Catholics meet legislators to advocate their positions
Catholics from around California, including 10 from the Diocese of Oakland, converged on Sacramento to visit their elected representatives and advocate for legislation on Catholic Advocacy Day.
Based on Oregon's numbers of those on public assistance who seek assisted suicide, a California budget analysis projects 443 Medi-Cal recipients might request such assistance. The estimated cost of the two required office visits and the suicide pill itself is estimated to be $2.3 million.
But, the California Catholic Conference pointed out, alternative care, such as palliative care, is not available to Medi-Cal recipients. Only one-third of Medi-Cal patients diagnosed with cancer are treated, the group said.
Before heading to the Capitol, the California Catholics attended a prayer service, led by Sacramento Bishop Jaime Soto, in the hall of the Cathedral of the Blessed Sacrament.
It is the Good Shepherd, he said, who "calls us to Himself" and sends us out to echo his voice. "We draw from the well of the mercy, wisdom and grace of the Good Shepherd."
Ned Dolejsi of the California Catholic Conference told the 100 assembled participants about the busy day ahead of them, offering brief descriptions of the legislation on the table, and reminding them that they are the "voices of many."
According to the conference, there are 11 million Catholics in California.
The group from the Oakland diocese divided into two parts by county. Members of the Contra Costa Advocacy Team were Irene Alonso-Perez and Jaime Perez, St. Bonaventure Parish, Concord; Benisa Berry and Patrick Shandonay, St. Joan of Arc Parish in San Ramon; and Gwen Watson, Christ the King Parish in Pleasant Hill.
"I don't think we changed any legislators' minds on the issue of assisted suicide," Watson said after visits at three offices. "But I felt we made the aides we spoke with better informed on the matter of the toll-free phone number.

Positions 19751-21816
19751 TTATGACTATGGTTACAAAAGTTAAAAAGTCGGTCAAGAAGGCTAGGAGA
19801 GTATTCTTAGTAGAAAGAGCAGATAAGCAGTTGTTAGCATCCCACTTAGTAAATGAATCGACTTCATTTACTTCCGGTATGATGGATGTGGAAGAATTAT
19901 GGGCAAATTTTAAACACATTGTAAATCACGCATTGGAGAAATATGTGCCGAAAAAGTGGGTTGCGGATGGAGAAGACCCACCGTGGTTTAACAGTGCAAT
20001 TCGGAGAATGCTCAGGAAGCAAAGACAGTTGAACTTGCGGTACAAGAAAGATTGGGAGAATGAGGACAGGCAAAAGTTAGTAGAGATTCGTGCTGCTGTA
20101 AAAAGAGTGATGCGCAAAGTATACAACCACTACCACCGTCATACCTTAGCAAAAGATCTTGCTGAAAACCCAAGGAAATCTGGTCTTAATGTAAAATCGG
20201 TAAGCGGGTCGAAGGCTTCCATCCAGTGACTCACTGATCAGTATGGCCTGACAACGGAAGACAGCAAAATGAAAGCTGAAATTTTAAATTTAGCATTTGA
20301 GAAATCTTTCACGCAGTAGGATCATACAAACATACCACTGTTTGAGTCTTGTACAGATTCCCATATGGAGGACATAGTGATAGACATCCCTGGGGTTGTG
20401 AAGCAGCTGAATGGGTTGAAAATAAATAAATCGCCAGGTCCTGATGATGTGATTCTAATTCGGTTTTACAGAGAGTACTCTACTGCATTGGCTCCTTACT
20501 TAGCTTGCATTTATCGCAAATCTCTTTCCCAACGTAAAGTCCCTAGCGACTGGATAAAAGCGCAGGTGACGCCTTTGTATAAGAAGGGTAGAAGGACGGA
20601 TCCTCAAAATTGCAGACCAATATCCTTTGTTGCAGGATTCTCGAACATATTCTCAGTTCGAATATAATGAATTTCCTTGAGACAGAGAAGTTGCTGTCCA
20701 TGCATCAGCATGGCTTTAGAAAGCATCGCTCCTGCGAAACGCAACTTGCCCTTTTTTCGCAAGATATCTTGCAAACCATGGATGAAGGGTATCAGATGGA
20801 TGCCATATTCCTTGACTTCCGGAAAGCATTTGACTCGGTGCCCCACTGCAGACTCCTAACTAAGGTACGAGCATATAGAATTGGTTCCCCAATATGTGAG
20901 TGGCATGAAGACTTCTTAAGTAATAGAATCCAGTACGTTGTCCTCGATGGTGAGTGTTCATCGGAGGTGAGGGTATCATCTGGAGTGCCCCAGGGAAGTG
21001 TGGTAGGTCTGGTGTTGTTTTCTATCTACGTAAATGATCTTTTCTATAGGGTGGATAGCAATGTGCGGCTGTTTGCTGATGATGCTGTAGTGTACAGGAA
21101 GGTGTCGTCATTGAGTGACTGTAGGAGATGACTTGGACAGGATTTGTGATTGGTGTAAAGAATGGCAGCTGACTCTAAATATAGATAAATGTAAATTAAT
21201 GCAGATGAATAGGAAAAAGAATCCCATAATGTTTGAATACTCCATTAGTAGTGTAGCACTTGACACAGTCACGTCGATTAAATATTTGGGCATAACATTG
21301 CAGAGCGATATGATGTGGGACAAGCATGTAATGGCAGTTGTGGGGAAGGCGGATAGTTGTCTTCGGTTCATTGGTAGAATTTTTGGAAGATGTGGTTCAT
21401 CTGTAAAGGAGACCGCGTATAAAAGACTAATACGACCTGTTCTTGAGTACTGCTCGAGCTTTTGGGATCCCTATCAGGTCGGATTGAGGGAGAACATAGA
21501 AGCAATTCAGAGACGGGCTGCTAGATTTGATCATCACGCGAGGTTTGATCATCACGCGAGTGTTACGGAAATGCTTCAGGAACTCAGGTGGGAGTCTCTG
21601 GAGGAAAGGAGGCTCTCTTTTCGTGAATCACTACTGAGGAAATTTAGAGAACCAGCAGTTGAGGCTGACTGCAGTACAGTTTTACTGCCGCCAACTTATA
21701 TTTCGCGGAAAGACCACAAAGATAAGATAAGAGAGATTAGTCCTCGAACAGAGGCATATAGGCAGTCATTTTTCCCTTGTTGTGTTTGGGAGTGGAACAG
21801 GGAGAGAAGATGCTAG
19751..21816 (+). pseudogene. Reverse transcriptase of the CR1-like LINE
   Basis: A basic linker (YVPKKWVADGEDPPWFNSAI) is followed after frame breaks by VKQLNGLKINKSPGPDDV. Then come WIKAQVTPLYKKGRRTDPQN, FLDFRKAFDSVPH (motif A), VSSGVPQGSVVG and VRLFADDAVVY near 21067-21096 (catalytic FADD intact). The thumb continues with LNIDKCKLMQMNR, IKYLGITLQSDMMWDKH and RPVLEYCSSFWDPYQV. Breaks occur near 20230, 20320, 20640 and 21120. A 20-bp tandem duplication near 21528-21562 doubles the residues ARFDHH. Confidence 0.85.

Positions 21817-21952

"We brought forward an issue they were aware of — trafficking — but were not aware that there was a bill for them to take a stand on in a small but specific way, (by permitting the young victim to give testimony via video," she said.
Berry and Shandonay were making their first trips to Catholic Advocacy Day. Berry said she has interest in restorative justice.
Alonso-Perez said she has been active in her parish's family-to-family program with Catholic Charities, and is now involved in efforts to fight human trafficking.
Jaime Perez, her husband, said the issue of the tax relief for teachers hit home. The Catholic group is advocating for a tax credit for teachers who, within five years after receiving their credential, must complete continuing education that can cost about $2,500.
On the Alameda County side, Meg Bowerman, a parishioner at St. Columba in Oakland and leader in the JustFaith movement, and Mary Marsalla, a volunteer with Catholic Charities of the East Bay's efforts on ending human trafficking, talked with staff members of state Sen. Loni Hancock, D-Berkeley, and Assembly member Tony Thurmond, D-Richmond.
Marla Cowan, Hancock's legislative director, said the senator supports the end-of-life legislation, but expressed support for the other bills the Catholic conference is promoting. Thurmond aide Rodolfo Rivera Aquino, too, said the assembly member had supported last year's end-of-life bill, and said the other issues on the agenda were on topics that are in line with his concerns.
On Catholic Advocacy Day, legislators and their staffs saw "a broad spectrum of Catholics," Bowerman said. "We do look at all sorts of issues," she said.
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